Today Jessica is going to show you how to add your prints to our styled frame stock images! Also, for those of you who have asked for a Photoshop alternative, Jessica is using Illustrator to show you the step by step process.
A big thanks to Jessica for putting together this wonderful tutorial! We hope you find it helpful and be sure to grab your items from the SC Stockshop so that you can practice what you learned!
So often we have people ask us how they can use the images they love from the shop to feature their work if they aren’t Photoshop masters. Since we always want to help you get the most use out of your SC Stockshop images, we asked Lauren of Restored 316 Designs to share with you how you can add your designs to our desktop images.
We could not be more thrilled with this wonderful tutorial that she has put together and we hope you find it helpful!
Also, check out our previous tutorial from Scarlet & Gold on how to overlay your products onto our flat images. And be sure to check out the stunning new pink floral set that just released in the shop so you can practice your new skills! Thank you again Lauren for sharing your tips with all of us!
Hooray! This post has been a long time in the making and I am SO very excited to be sharing this with you today!! So many of you have asked for a tutorial on how to best overlay your product designs onto SC StockShop styled stock images. Well, since I am actually not a Photoshop expert (gasp!) I enlisted the help of the wonderful and super talented ladies over at the Scarlet & Gold shop to create a tutorial for you on how they achieve such a consistently gorgeous look with all of their Stockshop images! Today I am excited to share this amazing tutorial with you and I hope you find it helpful! For this tutorial they used an actual photograph of their product but the same principles will apply when you use a pdf or other flat product design file. Enjoy!
To get started, it’s important that the image you are working to incorporate into the styled image is from the same view point and has similar light direction. This is the original image that we are starting with. You can see that it is a straight on, downward looking view point with light coming in from the top of the image and creating a shadow towards the bottom right of the card. It is important to select an image that also has a light, clean background similar to the styled image. Trying to place an image with a dark background within an image with a light background will never look natural.The shadows and highlights will appear differently on a dark background than they do on a light one. Our image is on a light cloth background. This works because it is relatively clean (aside from the cloth texture) and it is light in color so the highlights and shadows will act similar to what they do on the white background of the styled shot.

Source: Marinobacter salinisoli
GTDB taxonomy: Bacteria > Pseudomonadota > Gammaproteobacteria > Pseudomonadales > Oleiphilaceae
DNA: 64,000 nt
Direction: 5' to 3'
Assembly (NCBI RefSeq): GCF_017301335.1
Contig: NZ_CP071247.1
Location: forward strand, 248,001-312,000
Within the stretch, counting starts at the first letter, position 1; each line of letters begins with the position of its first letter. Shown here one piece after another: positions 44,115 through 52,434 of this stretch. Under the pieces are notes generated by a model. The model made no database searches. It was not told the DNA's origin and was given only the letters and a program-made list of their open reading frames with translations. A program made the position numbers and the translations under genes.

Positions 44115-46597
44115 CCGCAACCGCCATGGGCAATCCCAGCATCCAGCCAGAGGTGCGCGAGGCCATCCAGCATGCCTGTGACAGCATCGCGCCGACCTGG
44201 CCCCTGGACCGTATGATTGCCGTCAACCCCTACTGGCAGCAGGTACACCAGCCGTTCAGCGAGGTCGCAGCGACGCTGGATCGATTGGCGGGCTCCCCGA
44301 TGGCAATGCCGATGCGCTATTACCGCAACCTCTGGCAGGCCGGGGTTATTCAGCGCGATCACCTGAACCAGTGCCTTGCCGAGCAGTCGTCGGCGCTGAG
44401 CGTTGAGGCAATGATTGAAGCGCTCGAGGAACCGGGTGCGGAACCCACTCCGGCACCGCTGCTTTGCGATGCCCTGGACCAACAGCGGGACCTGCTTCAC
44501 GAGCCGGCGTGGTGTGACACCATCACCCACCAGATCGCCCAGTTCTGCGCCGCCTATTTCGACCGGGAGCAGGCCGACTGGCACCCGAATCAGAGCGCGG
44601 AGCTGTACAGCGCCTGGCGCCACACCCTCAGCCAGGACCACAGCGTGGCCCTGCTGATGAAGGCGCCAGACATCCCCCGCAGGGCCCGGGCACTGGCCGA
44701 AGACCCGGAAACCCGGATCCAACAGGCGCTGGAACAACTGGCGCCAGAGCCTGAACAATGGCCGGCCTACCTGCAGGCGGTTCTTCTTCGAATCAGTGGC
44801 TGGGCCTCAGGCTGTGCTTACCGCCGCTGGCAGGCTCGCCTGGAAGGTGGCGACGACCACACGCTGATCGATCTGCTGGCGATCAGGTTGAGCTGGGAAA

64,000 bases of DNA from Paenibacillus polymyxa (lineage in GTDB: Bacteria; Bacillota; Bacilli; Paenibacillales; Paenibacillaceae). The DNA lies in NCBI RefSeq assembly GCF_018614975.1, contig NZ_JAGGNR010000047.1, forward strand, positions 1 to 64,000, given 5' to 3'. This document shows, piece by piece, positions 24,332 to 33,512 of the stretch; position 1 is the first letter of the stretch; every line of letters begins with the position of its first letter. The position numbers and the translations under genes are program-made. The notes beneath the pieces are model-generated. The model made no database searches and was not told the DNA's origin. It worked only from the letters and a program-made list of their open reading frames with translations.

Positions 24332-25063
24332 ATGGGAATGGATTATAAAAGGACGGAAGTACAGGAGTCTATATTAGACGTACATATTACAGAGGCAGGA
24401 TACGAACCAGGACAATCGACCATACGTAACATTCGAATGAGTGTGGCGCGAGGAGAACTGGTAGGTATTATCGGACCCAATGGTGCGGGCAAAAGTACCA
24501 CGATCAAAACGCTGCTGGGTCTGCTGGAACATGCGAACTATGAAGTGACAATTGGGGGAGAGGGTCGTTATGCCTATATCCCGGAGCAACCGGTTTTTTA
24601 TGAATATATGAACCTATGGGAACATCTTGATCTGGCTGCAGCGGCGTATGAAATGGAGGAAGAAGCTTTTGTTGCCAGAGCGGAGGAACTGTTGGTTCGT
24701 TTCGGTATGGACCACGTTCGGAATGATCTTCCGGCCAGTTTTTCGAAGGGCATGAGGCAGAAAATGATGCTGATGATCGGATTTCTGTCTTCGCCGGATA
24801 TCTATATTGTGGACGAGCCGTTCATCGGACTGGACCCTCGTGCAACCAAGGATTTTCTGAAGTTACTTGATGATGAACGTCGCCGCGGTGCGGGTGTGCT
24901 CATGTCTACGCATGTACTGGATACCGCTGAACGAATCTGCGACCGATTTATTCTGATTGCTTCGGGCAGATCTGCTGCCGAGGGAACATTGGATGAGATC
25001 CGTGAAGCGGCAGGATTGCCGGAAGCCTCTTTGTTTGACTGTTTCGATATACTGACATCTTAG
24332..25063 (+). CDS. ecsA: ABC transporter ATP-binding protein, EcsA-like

– Open the stock image in Photoshop.
– Place the card image into the stock-shot file.
– Size the card image to the appropriate size relative to the other elements in the photo.
– In the layers panel, select the “multiply” layer option from the drop down.
– Move card into the location that you feel works with the image layout and composition. I chose to rotate my card a bit in order to make it look more playful.
– Place and duplicate this layer. Hide one of the layers by selecting the eye icon to the left of the layers panel thumbnail. I like to always do this so that you can always go back to the original if you mess up the second layer you are working from.
– Rasterize the smart object layer by selecting Layer < Smart Objects < Rasterize. Make sure you have the correct layer selected in the layers panel before doing this step.
– Select the Eraser tool (Command E for Mac)
– In the top left corner, select the eraser size drop-down and make the eraser size fairly large. You can play around with this setting until you get the right size for your image. Change the hardness to 0%. We want a very soft eraser. Also, pull down opacity of the eraser. I am using 60% opacity.
– Use the eraser tool to go around the card (with the correct card layer selected). This should get rid of the hard lines around the card. You may have to go around the card a few times because of the lower opacity but this ensures that you are left with a very soft shadow-like effect.
– At this point you will want to zoom in closer to the card so that you can get a better view of what you are erasing.
– I am starting with the top left part of my card because this is where the light direction is coming from. Use the eraser tool and go in closer to the edge of the card. However, pay attention to how much is being erased. You still want a very subtle shadow.
– Repeat this step on the lower right darker shadow portion of the card. Try to match the shadow lightness or darkness as well as shadow size with the shadows of the other elements in the photo. For example, take note of the shadow coming off of the pink box or phone case.
– Zoom back out to check your image in its entirety.
– Check to make sure the shadows look natural and mimic the shadows of the other objects in the image.
– I then adjusted the opacity on my card in the layers panel to about 88% to lighten the layer. Multiplying the layer tends to darken the colors slightly.
- Ta Da!!! All done!
Tutorial by Scarlet and Gold. Be sure to go check out their gorgeous shop and show them some love!